Chin Ce's third work of fiction and first full length novel, The Visitor
, is a work that combines rare spiritual and science fiction techniques to express a wholly refreshing paradigm of consciousness, memory and existence in African literary philosophy. It seems to be the author’s idea that the individual in a failed environment must find or reinterpret meaning beyond the decadence of society and the violence that drives and batters his soul from both outside and within. Thus after looking through the general social malaise and psychic disorders of Koloko and Gamji nations, Chin Ce becomes engaged with the quest for wholeness signified in Erie’s lost memory. This quest will span three dimensions of existence: past, present, and future.The story starts in the middle of the narrative viewpoint. Techniques of flashback and jumpstarts abound to create a complex and confusing network of events. The rendering is cinematographic and coincides with the unknown movie which the hero Deego is seen to have been watching at the end of the narrative which actually is the beginning of the story. This idea of a beginning in an ending or vice versa is indicative of the spiritual flux where both concepts merge in an infinite and indeterminate concept of movement and progress as Uzi remarks to the confused Erie/Mensa.Watching a movie in 2040 a scene had triggered a memory in the hero’s mind. The scene throws back to nearly five decades of past existence in an African city called Aja. Deego’s history in this lifetime as Mensa is that of criminal intrigues leading to a futile search for vengeance. Indices of this time are replicas of the modern Nigerian nation. There is corruption through the rank of file of the national police customs and federal leadership structures. In fact corruption permeates the entire fabric of this third-world nation state and youths such as Mensa, Sena, his girlfriend, and Omolo are bereft of any directional compass in their lives. Only Jaci, Sena’s room mate and friend, offers an indication of hope in the dignity of honest labour and achievement.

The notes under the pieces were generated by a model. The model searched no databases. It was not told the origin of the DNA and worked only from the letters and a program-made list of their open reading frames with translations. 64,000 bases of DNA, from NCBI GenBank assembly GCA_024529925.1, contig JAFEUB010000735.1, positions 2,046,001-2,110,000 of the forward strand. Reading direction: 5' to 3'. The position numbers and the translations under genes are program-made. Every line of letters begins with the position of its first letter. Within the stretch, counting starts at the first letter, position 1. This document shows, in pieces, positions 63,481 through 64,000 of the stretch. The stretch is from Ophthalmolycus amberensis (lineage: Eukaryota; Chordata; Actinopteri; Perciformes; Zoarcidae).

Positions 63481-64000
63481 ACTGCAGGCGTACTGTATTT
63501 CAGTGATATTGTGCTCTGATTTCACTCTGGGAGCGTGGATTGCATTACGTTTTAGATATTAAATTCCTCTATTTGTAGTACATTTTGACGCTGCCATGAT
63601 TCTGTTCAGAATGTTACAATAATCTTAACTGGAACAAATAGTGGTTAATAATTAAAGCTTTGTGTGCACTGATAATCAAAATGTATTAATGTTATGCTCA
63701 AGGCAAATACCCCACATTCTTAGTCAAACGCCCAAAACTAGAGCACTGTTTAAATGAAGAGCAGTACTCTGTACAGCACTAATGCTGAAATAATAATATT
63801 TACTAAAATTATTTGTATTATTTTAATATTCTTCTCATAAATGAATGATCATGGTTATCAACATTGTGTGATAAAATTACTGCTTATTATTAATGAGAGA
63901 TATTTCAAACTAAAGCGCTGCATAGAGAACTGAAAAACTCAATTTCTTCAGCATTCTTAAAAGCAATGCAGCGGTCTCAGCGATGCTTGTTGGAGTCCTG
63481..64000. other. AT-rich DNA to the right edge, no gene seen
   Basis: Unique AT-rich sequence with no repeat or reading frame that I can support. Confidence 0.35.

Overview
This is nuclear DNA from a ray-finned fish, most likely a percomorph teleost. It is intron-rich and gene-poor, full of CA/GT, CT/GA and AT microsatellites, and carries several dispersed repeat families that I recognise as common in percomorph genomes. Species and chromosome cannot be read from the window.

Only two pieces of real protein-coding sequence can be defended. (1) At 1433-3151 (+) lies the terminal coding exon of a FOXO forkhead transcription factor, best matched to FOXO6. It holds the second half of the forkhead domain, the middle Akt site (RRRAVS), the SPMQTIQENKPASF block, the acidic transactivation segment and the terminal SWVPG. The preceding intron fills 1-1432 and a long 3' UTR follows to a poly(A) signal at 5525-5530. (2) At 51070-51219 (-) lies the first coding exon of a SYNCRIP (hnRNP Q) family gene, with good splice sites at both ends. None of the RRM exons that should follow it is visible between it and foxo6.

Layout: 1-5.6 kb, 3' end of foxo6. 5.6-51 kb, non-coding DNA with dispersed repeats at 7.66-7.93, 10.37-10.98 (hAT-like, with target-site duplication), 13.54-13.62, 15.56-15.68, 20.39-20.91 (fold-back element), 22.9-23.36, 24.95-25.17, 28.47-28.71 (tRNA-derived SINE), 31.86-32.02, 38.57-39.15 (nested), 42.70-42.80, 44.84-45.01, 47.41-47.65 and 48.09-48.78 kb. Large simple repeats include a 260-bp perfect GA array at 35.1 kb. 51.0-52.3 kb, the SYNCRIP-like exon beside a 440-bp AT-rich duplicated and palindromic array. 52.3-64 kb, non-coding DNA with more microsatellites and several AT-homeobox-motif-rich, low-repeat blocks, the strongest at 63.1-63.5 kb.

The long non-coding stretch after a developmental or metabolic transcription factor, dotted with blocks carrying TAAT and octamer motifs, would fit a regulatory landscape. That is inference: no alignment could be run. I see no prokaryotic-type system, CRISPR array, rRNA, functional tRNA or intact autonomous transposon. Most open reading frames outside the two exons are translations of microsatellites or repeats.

Chin Ce blends the material universe within the workings of a spiritual dimension of existence represented in Erin, the ancestral land of the dead Mensa. We are taken in an intriguing course of post–mortal consciousness where the dead victim Mensa metamorphoses in Erin land as Erie but with a dim or partial awareness. He must find a way to recall the events and mistakes of his past existence in order to find a bearing of his future/present life as Deego. Time and memory seem non existent in the ancestral land; it is completely incalculable by any modern standards of measurement. Thus the world of Erin land confronts us with the reality of an advanced line of kinsmen existing in a state of immortal and all knowing yet individually serving the communal order of creation that embraces the awareness of each person’s role in the universal scheme of life. Granddad, Uzi and Adaku live up to their roles as teachers and healers of the human race. They help Mensa called Erie in the land of his ancestors, and other earthly wanderers, to go back and retrieve his memory lost from the gun blast that took his life on earth.The modern novelist is not so much concerned with the follies and frailties of human conduct as he is attracted by the idea of inexorable growth that attends our actions, pushing the frontiers of awareness beyond the ken of the familiar and mundane. This seems to be the great point in Chin Ce’s third novel more than the obvious complexity of this narrative which may yet remain unmatched in future canons of modern African literature.